Two thirds of university students don’t know when the referendum on Britain’s membership of the European Union (EU) is taking place, and up to 200,000 may miss out on a chance to vote, a survey has found.
Almost two million students are eligible to vote in the referendum on 23 June, but research by YouthSight for Universities UK has revealed that hundreds of thousands are unlikely to make it to the ballot box as they are unaware of when the referendum is taking place.
The June date means that the poll takes place during academic holidays, but just 56 percent of students registered to vote at their term time address expect to actually be there on the day.
A quarter of students said they definitely would not be at their term address when the vote came around.
The low percentage of correctly registered students isn’t that surprising, however, as a whopping 63 percent of students did not know when the referendum was taking place; 54 percent couldn’t even identify which month it was taking place in.
Despite this apathy, however, 72 percent said they believed the outcome would have a “significant impact” on students’ futures.
Students representatives are now launching a massive voter drive on campuses in a bid to get students to re-register at their home addresses before the June 7 cut-off date, or apply for proxy or postal votes.
“It is of real concern that so many are unaware of the referendum date and of the fact that they may have to re-register to vote at another address,” said Nicola Dandridge, Chief Executive of Universities UK.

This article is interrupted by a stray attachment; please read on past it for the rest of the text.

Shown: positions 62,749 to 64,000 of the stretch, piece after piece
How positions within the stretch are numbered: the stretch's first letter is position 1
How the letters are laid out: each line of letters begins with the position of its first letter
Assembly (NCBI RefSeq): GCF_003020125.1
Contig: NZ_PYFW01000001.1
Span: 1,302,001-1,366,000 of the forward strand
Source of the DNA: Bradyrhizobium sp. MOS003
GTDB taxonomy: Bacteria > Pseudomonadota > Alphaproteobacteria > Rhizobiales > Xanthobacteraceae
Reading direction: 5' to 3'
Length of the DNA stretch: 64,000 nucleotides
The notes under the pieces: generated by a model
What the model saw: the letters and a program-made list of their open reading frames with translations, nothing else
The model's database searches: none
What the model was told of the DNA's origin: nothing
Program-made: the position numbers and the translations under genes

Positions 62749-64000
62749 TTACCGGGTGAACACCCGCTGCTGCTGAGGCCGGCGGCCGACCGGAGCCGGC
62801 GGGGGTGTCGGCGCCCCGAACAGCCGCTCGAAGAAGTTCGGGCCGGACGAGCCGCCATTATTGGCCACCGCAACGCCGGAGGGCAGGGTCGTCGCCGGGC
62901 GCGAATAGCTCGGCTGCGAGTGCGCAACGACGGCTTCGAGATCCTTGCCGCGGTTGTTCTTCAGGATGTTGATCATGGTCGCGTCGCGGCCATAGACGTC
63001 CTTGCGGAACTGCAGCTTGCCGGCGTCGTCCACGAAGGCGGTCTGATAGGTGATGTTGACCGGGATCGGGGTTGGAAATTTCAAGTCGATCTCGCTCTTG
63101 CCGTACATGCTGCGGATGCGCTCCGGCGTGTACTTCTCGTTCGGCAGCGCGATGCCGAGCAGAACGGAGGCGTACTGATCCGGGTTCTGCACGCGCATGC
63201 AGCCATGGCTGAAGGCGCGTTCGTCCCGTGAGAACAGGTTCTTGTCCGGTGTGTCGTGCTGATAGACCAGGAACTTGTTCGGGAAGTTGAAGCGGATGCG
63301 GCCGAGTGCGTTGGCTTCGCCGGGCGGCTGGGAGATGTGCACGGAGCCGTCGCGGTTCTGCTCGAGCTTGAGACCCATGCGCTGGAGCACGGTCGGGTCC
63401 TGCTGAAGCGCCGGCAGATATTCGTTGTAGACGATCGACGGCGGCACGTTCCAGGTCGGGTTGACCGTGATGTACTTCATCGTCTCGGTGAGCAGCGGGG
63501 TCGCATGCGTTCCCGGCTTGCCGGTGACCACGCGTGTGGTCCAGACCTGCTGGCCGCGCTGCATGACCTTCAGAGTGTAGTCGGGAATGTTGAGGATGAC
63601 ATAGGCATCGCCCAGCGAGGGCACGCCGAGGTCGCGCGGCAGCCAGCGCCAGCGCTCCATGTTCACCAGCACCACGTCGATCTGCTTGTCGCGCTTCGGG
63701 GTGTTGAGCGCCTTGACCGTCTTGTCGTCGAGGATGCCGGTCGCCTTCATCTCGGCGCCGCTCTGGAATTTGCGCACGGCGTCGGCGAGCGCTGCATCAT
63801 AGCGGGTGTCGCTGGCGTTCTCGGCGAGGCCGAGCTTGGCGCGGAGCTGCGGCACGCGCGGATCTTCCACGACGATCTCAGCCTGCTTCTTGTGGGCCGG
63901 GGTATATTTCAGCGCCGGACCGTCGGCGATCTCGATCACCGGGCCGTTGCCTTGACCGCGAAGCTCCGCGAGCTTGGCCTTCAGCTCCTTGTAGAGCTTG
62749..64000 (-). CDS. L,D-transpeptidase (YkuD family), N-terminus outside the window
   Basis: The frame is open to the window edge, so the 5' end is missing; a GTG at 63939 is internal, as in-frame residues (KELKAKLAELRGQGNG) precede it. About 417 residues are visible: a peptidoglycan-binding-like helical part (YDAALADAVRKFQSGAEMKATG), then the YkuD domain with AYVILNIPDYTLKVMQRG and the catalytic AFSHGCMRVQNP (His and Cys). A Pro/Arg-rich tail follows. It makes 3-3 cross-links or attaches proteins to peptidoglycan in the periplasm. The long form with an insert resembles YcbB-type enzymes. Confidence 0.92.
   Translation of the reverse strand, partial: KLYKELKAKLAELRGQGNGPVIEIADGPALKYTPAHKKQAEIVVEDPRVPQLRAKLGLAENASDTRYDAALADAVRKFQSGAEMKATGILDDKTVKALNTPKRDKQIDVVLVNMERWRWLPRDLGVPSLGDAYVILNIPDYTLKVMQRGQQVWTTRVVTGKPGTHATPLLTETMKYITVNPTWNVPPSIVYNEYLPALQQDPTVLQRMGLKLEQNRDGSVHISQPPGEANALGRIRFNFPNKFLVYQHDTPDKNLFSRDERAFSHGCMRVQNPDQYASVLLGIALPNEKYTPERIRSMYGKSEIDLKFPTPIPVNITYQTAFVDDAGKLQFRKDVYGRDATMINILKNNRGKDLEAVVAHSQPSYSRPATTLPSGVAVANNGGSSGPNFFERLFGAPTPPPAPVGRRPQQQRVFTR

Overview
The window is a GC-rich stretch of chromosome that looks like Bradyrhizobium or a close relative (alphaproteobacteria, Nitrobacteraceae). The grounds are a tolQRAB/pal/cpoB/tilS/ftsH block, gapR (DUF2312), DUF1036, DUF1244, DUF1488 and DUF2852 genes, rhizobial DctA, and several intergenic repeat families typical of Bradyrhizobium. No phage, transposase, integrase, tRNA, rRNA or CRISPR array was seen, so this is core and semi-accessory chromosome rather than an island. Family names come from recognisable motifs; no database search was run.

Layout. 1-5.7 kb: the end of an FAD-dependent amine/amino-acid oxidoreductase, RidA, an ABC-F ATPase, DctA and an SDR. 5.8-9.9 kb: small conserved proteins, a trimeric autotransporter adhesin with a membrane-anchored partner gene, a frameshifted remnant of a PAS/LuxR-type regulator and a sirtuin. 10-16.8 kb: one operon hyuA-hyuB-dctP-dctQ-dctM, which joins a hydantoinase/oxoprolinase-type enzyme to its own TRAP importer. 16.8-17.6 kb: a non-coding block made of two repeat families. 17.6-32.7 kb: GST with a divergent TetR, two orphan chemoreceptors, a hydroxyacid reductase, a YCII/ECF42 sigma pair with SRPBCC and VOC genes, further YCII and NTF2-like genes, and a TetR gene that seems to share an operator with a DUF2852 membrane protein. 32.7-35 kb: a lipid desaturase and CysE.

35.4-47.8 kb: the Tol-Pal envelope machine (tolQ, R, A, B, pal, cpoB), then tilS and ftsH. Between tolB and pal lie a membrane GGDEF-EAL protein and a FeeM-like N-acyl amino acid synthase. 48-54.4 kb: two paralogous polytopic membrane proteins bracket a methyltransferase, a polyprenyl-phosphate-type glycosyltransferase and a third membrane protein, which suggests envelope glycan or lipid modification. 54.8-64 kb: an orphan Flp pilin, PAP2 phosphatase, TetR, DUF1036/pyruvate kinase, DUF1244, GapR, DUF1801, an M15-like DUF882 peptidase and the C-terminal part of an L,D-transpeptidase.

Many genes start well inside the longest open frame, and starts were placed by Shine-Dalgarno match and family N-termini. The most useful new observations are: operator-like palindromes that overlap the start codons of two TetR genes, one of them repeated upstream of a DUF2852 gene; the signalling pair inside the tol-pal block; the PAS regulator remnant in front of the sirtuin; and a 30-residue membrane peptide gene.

“From this week, universities will be scaling up their efforts to encourage students to register to vote, and to make sure they do so in the right location. It is important that students think about where they are likely to be on 23 June 2016 and also to consider registering to vote by post or by proxy.”
Richard Brooks, Deputy President of the National Union of Students, called the referendum a “once in a generation vote,” adding: “The decision made on the 23 June will impact young people and students the most as they are the ones that will live with the consequences for the longest. If students don’t want their future decided for them – it is essential that as many as possible get out and vote.
He urged “all students to think ahead about where they will on 23 June and to register or re-register at that address.”
And he advised: “If they are unsure about where they will be, students can register at both their term-time and home address, providing they only vote once. If they are going to be on holiday or are heading to Glastonbury they should apply for a postal vote by 5pm 8 June.”
With polls too close to call, voter apathy among Britain’s students could hand victory to the leave campaign as young people are far more likely to back remaining within the EU.
An Opinium poll for the Observer conducted in April found that 18-34 year olds were overwhelmingly in favour of remaining, by 53 percent to 29 percent. By contrast, results among the over 55s were almost a mirror image: 30 percent backed remaining against 54 percent who wanted to leave.
But when asked how likely, on a scale of 1-10 they were to vote, 81 percent of over 55s said they were “definitely” going to vote, against just 52 percent of 18-35 year olds.
The polling company YouGov today suggested that its online polls, which show greater support for leaving, were more accurate than other companies’ phone polls as, it said: “phone polls have too high a percentage of graduates.”